A Beginner's Guide to D

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A Beginner's Guide to D
BeginnersDSm.jpg

For Experienced Programmers[edit]

D is very similar to languages like C++ and Java. Therefore, if you have experience with those languages, you can probably pick up D by simply reading the D Transition Guide.

Status of this Text[edit]

This book will be a guide to people starting to program using the D programming language. It is intended for a range of audiences, from people new to programming to the seasoned programmer. The book has been arranged so that you can follow the suggested chapter order, which will lead you through the concepts such that you can use them before finishing the book. Alternatively, you can select the chapters as you see fit, skipping over some things that you might already be familiar with.

This book does not include a comprehensive introduction to programming as there are many sources for that already, though it does have a refresher on the topic.

The content of this book is based on the use of the Phobos standard library which comes with the DigitalMars dmd compiler.

Before contributing, please read the Style Guide.

The Table of Contents is almost done, so this book is now open for content. If you want to write a page, first read the Style Guide, then choose a page, replace the text in the list below with a link to the name you want like so:
[[/Chapter/]] or [[/Chapter/Section Title/|Section Title]]

(The /'s are important), and put some note on the page to say you're going to handle it (to try to minimize duplication).

Table of Contents[edit]

(These titles are not final, and beyond chapter 2 they're not even good titles. Before making a page, please give it a good title)

  1. Before We Begin...
    1. Short Introduction to D
    2. D Compiler
    3. Editors Supporting D
  2. The Basics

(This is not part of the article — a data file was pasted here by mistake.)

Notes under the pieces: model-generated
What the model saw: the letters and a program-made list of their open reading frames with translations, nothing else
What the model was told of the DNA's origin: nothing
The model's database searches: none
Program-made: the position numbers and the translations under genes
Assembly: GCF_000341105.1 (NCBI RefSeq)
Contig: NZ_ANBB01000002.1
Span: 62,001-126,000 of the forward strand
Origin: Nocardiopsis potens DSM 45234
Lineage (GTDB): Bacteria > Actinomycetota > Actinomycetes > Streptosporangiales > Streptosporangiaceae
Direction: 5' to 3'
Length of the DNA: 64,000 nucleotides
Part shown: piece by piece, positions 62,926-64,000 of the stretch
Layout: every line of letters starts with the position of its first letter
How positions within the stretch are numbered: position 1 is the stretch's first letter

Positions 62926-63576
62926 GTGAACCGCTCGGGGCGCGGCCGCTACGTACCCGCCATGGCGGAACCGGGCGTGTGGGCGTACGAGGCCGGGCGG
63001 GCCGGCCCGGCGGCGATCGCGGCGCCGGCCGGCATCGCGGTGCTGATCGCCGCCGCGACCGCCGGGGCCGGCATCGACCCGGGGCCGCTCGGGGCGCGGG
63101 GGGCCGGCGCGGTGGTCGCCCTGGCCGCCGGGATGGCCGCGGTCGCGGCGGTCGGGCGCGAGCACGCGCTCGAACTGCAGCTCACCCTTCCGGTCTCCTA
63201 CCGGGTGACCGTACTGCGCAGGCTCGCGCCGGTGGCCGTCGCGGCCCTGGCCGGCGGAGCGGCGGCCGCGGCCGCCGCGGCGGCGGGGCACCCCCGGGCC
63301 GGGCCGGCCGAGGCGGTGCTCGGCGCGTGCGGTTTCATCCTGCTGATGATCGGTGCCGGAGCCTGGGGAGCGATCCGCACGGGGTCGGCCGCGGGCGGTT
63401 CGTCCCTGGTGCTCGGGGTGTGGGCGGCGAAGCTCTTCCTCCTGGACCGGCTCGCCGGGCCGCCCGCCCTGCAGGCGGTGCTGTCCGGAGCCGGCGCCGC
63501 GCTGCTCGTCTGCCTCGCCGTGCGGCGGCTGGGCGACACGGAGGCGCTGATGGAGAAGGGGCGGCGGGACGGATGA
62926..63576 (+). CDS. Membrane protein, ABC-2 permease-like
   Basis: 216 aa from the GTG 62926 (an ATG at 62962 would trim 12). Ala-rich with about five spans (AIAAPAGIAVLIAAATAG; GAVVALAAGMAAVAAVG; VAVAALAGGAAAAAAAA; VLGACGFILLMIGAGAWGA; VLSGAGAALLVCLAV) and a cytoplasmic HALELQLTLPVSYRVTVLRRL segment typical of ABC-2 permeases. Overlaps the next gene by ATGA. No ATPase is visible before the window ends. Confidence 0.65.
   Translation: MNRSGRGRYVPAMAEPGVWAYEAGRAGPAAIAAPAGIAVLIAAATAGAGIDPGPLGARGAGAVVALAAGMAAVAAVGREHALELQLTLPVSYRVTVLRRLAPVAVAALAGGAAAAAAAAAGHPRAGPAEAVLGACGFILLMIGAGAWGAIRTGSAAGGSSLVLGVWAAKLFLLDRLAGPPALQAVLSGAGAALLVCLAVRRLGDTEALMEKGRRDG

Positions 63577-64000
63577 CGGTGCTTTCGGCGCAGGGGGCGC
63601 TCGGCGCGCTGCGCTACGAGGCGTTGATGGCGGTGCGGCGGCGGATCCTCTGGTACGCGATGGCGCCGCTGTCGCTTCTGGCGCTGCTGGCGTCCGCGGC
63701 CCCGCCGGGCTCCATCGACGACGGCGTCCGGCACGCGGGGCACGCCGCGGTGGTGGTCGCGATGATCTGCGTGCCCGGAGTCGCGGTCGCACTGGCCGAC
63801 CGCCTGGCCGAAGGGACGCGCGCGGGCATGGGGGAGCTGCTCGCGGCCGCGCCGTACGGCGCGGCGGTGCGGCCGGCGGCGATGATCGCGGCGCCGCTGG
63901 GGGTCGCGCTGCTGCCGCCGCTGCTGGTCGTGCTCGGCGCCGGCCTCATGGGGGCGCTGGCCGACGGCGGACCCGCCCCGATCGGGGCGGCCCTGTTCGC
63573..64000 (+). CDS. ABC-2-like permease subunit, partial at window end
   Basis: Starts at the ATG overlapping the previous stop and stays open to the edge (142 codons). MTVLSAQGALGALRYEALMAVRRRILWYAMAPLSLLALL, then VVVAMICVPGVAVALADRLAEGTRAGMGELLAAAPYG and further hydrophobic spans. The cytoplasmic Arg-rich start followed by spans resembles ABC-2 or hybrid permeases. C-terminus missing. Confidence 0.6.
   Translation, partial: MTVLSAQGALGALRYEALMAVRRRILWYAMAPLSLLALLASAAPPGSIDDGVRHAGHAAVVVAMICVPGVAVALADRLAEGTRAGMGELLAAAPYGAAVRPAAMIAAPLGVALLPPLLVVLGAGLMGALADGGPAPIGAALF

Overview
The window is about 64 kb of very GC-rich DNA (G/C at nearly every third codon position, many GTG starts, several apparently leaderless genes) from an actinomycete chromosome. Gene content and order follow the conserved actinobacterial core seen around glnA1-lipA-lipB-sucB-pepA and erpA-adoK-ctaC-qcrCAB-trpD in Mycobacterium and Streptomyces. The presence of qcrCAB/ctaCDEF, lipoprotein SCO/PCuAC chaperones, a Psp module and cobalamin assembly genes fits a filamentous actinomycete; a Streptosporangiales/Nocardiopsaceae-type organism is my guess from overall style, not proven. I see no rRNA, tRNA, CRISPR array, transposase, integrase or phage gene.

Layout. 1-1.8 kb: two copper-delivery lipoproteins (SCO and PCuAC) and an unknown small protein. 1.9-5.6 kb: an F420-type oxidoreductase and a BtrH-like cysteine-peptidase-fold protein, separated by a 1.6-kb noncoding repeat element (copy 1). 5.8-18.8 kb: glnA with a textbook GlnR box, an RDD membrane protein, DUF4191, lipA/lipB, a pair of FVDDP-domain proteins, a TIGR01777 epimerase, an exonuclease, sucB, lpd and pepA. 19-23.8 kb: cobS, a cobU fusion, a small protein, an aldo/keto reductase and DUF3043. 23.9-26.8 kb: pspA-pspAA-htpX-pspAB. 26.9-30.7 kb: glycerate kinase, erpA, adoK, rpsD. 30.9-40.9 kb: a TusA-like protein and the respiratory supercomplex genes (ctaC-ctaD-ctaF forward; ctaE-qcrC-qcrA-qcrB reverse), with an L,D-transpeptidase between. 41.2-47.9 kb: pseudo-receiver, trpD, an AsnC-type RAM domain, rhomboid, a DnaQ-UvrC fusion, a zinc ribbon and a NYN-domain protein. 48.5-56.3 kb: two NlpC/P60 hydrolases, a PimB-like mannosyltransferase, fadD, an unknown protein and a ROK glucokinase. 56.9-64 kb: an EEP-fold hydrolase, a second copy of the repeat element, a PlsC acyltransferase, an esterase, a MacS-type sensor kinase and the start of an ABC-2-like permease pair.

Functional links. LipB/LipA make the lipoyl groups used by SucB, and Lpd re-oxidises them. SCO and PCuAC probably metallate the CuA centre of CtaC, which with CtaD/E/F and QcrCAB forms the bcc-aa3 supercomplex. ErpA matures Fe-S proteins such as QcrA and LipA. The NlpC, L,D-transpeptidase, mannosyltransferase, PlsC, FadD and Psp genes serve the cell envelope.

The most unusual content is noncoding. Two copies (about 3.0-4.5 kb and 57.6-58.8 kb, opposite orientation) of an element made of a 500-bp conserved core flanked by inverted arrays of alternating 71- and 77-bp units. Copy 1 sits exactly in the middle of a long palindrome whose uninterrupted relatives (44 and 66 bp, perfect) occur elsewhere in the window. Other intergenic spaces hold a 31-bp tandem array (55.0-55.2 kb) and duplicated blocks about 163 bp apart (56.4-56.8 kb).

1. The Structure of D
    2. Start at the Beginning
    3. Introduction to Modules
    4. Types and Math [input of a few different types, up to dynamic arrays]
    5. Basic Output [using std.stdio.writef/writefln]
    6. Basic Input [using std.cstream.din]
  3. Conditions and Loops
    1. The Concepts of Conditionals and Loops
    2. Simple Branching
    3. Simple Iteration
    4. Simple Looping (The while and do-while loops)
    5. Complex Iteration (The for Loop)
    6. Conditions and Loops/Switch Statement (The Switch conditional)
  4. Functions and Simple Arguments [somewhere in this chapter, segfaults and other failures should be briefly introduced but simply refer to a later chapter]
    1. The Concept of Functions [NOT in the Functional Programming sense]
    2. Simple Functions
    3. Recursion
    4. Passing Basic Types
    5. Passing Arrays
    6. Assertion and Contracts
  5. Basic Classes and Object Orientation
    1. The Concept of Classes
    2. Simple Classes [an extension to the input programs above that has a "person" class with char[] name, int age, etc.]
    3. Methods
    4. Data Hiding
      1. Public vs Private
      2. Accessor Methods and Properties
  6. Exceptions and Handling [This chapter should also mention segmentation faults]
    1. The Concept of Exceptions
    2. Throwing Exceptions
    3. Simple Catching
    4. The finally Clause
  7. Advanced Arrays
    1. Dynamic Arrays, Concatenation and COW
    2. Static Arrays
    3. Associative Arrays
  8. Modules
    1. Modules and the Filesystem
    2. Making your Own Modules
    3. Importing Modules
      1. Public vs private vs static imports
      2. Namespace and Conflicts
  9. Advanced Object Orientation
    1. Friendly Classes
    2. Class Inheritance
      1. Simple Inheritance
      2. Interfaces
    3. Operator Overloading
    4. x. --- TO BE COMPLETED ---
  10. Advanced Functions and Arguments [This chapter should perhaps be switched with the last one]
    1. Review of Passing
    2. Passing Classes
    3. Passing by-val vs. by-ref: in, out, inout
    4. x. Function Pointers and Delegates?
    5. x. --- TO BE COMPLETED ---
  11. Templates and Generic Programming
    1. Template Classes
    2. Template Functions
    3. Mixins
    4. Advanced Templates
  12. Miscellaneous and Advanced Features
    1. Functions
      1. Lazy Evaluation
    2. Object Orientation
      1. Structs and Packing
      2. Unions
    3. Enumerations
  13. TO BE CONTINUED

Things to be added (in no particular order; feel free to add these yourself):

  • Preprocessor-like functionality:
    • Pragmas
    • Conditional Compilation
  • Mixins
    • Probably in the (to-be-described) templates section
  • Function Pointers and Delegates
    • If the Advanced Functions chapter comes after Advanced OO, this fits there.
  • Garbage Collection
    • Not sure where to put this
  • Scoped statements
    • Not sure where to put this
  • Type-casting
    • Needs to be in multiple places
  • Array literals
  • Signals and slots
  • Tuples
  • 'scope' for object variables
  • Sockets
  • Threads